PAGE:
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Maurice Ptito; Cross-modal plasticity: Lessons from the visual system. Journal of Vision 2006;6(13):11. doi: 10.1167/6.13.11.
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© ARVO (1962-2015); The Authors (2016-present)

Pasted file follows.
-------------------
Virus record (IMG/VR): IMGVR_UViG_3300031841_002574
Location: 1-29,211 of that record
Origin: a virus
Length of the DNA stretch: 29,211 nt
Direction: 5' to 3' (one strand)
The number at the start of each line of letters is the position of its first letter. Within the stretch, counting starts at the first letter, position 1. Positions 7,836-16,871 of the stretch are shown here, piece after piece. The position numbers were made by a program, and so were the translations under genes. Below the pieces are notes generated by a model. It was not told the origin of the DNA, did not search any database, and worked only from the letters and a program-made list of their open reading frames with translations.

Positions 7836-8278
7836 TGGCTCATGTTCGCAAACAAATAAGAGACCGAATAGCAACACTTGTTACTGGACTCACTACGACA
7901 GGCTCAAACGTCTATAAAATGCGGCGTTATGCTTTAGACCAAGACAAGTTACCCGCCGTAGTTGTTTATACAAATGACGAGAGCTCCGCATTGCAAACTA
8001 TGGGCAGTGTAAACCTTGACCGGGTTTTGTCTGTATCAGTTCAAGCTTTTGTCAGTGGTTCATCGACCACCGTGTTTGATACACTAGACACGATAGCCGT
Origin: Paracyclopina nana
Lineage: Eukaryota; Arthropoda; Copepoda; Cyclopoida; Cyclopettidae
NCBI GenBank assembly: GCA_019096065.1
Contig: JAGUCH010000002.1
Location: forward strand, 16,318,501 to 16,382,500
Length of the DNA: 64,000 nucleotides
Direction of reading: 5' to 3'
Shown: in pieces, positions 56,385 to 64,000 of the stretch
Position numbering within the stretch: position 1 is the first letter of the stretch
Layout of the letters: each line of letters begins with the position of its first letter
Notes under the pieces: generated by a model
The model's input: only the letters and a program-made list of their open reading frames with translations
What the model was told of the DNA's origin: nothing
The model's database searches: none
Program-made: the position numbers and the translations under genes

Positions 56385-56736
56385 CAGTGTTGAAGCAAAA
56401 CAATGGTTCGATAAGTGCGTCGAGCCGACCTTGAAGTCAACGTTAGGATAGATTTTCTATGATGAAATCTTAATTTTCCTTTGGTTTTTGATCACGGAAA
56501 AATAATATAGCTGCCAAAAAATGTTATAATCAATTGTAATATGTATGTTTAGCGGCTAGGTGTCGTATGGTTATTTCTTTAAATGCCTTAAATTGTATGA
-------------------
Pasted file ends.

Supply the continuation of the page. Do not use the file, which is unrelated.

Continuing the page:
Sensory deprivation from birth leads to a number of manifestations ranging from anatomical reorganisation to behavioural and cognitive changes. We will illustrate these changes in humans that have been deprived of vision since birth (congenital blindness, CB). We took advantage of a sensory substitution device coined Tongue display unit (TDU) that uses the tongue as a medium to transmit “visual” information to the brain. By using MRI whole brain voxel-based morphometry, we show that the visual pathways of the blind are atrophied. Their visual cortex however can be recruited in tasks involving the somatosensory system. For example, CB can discriminate the orientation of a stimulus, detect motion and motion direction. In doing so, they recruit cortical areas involved in visual perception such as the visual cortex and area MT. Finally, TMS of the visual cortex induces parasthesiae on the tongue that are somatotopically organized. Our data argue for crossmodal plasticity in early blindness that is training-dependent.
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